Starting next spring, commuters will be able to use Helsinki Regional Transport’s travel card app for public transportation in Tallinn, the Estonian capital.
It's part of a long-planned combination travel service for use in Helsinki and Tallinn and will first be available as a mobile app.
"We have a goal that next spring we will be able to offer tickets for public transportation in Tallinn here [in Helsinki] via the HSL app and vice versa as well," HSL division head Mari Flink said.
The biggest winners under the proposed system will be Estonians travelling in Helsinki as they will be able to use a travel app purchased via the Estonian service pilet.ee to move around on HSL routes. Currently, they have to download the HSL app separately and link it to a bank card – or purchase tickets from automated ticket vending machines.
Standing outside the Western Harbour in Helsinki, Estonian Triin O’Brock said she was excited to hear of the new combined travel service. She had downloaded the Discover Helsinki app on her smartphone in the mistaken belief that she would also be able to use it to buy tickets to travel on public transportation.
"Well it didn’t work so now I’m queuing at this ticket machine. I missed one tram already so hopefully I’ll catch the next one," she added
Estonian cards a step ahead
It will be some time however, before a combination travel card can be used, because travel cards in Helsinki and Tallinn are very different. Although they appear to be similar at a glance, they are based on different platforms.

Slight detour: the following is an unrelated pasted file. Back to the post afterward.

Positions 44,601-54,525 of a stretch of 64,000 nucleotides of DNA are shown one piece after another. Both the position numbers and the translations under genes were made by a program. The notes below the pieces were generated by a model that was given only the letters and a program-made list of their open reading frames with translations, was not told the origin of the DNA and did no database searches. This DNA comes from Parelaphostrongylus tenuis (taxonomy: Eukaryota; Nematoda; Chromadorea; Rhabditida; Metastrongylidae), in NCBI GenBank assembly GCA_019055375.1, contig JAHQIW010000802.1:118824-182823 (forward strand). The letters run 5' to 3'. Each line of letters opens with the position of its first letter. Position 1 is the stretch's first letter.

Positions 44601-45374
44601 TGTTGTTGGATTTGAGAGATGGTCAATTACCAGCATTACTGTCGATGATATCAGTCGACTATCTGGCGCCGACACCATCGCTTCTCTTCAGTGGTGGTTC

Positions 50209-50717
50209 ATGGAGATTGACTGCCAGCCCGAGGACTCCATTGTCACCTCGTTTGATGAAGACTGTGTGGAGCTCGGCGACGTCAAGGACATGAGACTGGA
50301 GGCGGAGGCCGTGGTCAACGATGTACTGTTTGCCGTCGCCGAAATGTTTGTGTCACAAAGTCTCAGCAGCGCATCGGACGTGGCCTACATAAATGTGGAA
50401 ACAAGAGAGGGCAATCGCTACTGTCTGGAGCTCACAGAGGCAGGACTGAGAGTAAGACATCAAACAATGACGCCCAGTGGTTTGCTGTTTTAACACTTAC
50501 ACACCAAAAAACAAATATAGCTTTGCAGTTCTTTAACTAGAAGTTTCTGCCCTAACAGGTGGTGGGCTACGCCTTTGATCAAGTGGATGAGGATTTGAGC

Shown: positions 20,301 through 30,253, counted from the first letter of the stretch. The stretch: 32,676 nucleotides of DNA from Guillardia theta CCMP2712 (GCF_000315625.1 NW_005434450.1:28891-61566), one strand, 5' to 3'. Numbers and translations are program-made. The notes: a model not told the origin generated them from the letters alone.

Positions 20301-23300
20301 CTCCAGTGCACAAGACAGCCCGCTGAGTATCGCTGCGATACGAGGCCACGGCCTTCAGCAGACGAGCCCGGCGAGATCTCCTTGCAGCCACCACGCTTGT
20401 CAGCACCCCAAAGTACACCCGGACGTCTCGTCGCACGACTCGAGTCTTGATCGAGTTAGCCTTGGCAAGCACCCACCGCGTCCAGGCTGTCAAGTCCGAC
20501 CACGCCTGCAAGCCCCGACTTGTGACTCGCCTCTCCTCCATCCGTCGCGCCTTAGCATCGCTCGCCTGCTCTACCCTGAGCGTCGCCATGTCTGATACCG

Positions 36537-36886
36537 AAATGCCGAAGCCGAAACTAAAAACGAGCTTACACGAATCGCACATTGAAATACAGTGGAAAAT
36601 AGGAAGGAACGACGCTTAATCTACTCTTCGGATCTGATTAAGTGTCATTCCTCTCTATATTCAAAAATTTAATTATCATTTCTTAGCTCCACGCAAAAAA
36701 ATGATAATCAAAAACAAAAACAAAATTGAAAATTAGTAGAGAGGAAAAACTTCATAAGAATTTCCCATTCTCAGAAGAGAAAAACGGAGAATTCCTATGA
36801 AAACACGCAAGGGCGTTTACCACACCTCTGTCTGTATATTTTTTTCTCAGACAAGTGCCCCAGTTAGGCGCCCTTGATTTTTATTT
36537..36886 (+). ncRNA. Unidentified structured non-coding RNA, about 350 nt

The technical implementation of the Estonian cards is more modern, so Tallinn public transportation officials will have to wait for HSL to catch up and design a card that works according to the same logic.
"I don’t think we are talking about years," Flink said about the waiting period. Her colleague Tiit Laikso from Tallinn was a bit more optimistic.
"We are aiming for the combination card to be available in 2021," he commented.
HSL is also looking into the possibility of using contactless payment options used already in Tallinn public transportation in the HSL fleet. But there is no fixed timetable for that project.
"There a strong will to come up with some kind of timetable for implementing contactless payments in public transportation but that is a major step. We have more than 2,000 vehicles so that’s a large number of card readers," Flink pointed out.
Card readers currently installed in public transportation vehicles do not offer a contactless payment option. HSL said that there would be no point in upgrading them, but noted that it is looking into the possibility of adding the feature via a separate add-on device.